Superficial Radiation Therapy: A Viable Nonsurgical Option for Treating Basal and Squamous Cell Carcinoma of the Lower Extremities

February 2019 | Volume 18 | Issue 2 | Original Article | 130 | Copyright © February 2019

William I. Roth MD, Michael Shelling MD, Keren Fishman

Dermatology and Dermatological Surgery, Boynton Beach, FL

Background: Superficial radiation therapy (SRT) is a nonsurgical method of treating basal cell carcinoma (BCC) and squamous cell carcinoma (SCC) lesions on the lower extremities of older individuals that might otherwise suffer complications or prolonged healing following surgical intervention. Objective: The goal of this study was to evaluate the effectiveness of SRT for treating BCC and SCC lesions on the lower extremities of elderly patients in an outpatient clinic setting. Methods and Materials: A retrospective review was performed using data from consecutive patients with BCC and SCC on their lower extremities and were treated with SRT. Results: The review included patients with biopsy-proven BCC (n=38, 25%) and SCC (n=113, 75%). The mean patient age was 82.5 years and the follow-up period was ≥4 years (32%), 3 years (30%), 2 years (20%), and ≤2 years (17%). The overall success rate was over 97%. Four lesions (one BCC and three SCCs) recurred equally between genders (2 males and 2 females) with lesions >1.0 cm and all lesions were eventually cleared with other modalities. Conclusions: Superficial radiation therapy is an effective option for eliminating BCC and SCC on lower extremities of patients who opt for nonsurgical treatment. Using SRT for BCC and SCC in elderly patients resulted in a 97.4% cure rate. J Drugs Dermatol. 2019;18(2):130-134.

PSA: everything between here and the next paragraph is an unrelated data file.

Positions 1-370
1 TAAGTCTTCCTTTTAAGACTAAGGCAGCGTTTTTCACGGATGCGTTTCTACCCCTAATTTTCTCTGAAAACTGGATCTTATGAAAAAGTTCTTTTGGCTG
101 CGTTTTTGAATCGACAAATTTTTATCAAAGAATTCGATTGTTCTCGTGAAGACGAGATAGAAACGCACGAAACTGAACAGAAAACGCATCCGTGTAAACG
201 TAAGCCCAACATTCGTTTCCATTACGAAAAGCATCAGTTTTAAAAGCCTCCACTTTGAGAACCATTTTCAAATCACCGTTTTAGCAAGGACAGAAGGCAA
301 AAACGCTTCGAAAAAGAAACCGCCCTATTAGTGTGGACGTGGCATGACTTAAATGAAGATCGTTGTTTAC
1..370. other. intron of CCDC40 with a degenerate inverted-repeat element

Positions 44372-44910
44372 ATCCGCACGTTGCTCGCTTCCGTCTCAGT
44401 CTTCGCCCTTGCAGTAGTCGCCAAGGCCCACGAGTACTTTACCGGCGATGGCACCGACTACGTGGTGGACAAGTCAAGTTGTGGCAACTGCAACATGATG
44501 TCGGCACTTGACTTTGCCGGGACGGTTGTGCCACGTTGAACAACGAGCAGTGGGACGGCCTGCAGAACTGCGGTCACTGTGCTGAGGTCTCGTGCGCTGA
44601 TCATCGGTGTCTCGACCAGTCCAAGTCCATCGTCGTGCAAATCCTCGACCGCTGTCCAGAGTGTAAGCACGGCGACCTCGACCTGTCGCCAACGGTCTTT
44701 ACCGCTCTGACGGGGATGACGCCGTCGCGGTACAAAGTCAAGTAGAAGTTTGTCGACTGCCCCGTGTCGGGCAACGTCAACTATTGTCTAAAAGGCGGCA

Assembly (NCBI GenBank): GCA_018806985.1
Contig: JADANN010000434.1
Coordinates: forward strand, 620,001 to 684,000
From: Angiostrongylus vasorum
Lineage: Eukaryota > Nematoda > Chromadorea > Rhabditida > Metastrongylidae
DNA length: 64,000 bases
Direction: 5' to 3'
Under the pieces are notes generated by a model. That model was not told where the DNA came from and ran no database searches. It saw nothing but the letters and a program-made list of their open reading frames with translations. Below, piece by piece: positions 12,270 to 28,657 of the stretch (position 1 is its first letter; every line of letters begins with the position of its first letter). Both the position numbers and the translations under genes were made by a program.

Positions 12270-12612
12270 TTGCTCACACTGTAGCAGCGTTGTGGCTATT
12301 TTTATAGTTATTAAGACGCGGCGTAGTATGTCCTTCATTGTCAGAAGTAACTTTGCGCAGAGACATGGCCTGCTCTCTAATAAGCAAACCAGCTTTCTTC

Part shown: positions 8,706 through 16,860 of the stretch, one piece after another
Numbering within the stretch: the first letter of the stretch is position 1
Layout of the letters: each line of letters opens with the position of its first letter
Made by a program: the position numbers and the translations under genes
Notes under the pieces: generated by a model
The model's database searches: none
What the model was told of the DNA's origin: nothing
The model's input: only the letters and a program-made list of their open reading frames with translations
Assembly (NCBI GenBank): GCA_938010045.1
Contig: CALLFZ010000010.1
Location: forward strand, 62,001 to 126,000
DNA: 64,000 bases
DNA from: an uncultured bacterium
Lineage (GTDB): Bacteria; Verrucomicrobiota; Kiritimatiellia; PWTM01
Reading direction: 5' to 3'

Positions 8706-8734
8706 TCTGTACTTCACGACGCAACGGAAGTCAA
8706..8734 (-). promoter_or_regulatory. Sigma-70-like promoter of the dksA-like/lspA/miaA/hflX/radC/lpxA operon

Nonmelanoma skin cancer (NMSC), consisting primarily of basal cell carcinoma (BCC) and squamous cell carcinoma (SCC), represents the most commonly encountered type of cancer. As advanced age is a significant risk factor for developing NMSC, it is an increasing health concern among the growing population of older adults.1,2 Currently, more than 50% of all skin cancer are diagnosed in patients 65 years and older and this proportion is expected to increase to as many as 70% by 2030.3The high prevalence of NMSC in this patient population is the result of a lifetime of cumulative exposure to carcinogens, primarily ultraviolet radiation. Consequently, most NMSC occurs on sun-exposed areas, such as the face.4,5 Although mortality rates from BCC and SCC are relatively low, it is possible for lesions to become disfiguring or metastatic if left untreated.6-10 Unfortunately, as the incidence of NMSC increases with advancing age, wound healing decreases. This is due to normal intrinsic age-related changes in the structure and function of the skin which affect the healing process11,12 and also extrinsic factors such as photodamage.13Superficial radiation therapy (SRT) has re-emerged as an effective and noninvasive means for treating NMSC.14 SRT can achieve good disease control and high curerates, with good cosmetic results and acceptable recurrence rates. SRT reprerepresents a useful treatment option in frail, elderly patients15 and may be preferable to surgery in older patients with limited life expectancy.16,17 This patient population often presents with numerous co-morbidities such as diabetes, stasis dermatitis, chronic edema, and various cardiovascular diseases,18,19 making them poor surgical candidates. This is especially true for NMSC lesions on the lower limbs.The objective of the following study was to further demonstrate the effectiveness of SRT for the treating BCC and SCC on the lower extremities of elderly patients in an outpatient clinic.


This retrospective study reviewed medical records from a private dermatology practice. All patients with biopsy-proven, primary cutaneous BCC and SCC lesions on the lower extremities and treated with SRT between 2011 and 2014 were identified. Patients who would not have been treated with SRT, including patients with very large tumors, histologically aggressive tumors, such as poorly defined SCCs, sclerosing or morpheaform tumors, perineural involvement, metatypical tumors, and patients who were under 65 years of age were excluded from the study.Privacy of subjects and confidentiality of the collected data elements was secured through use of a de-identified coding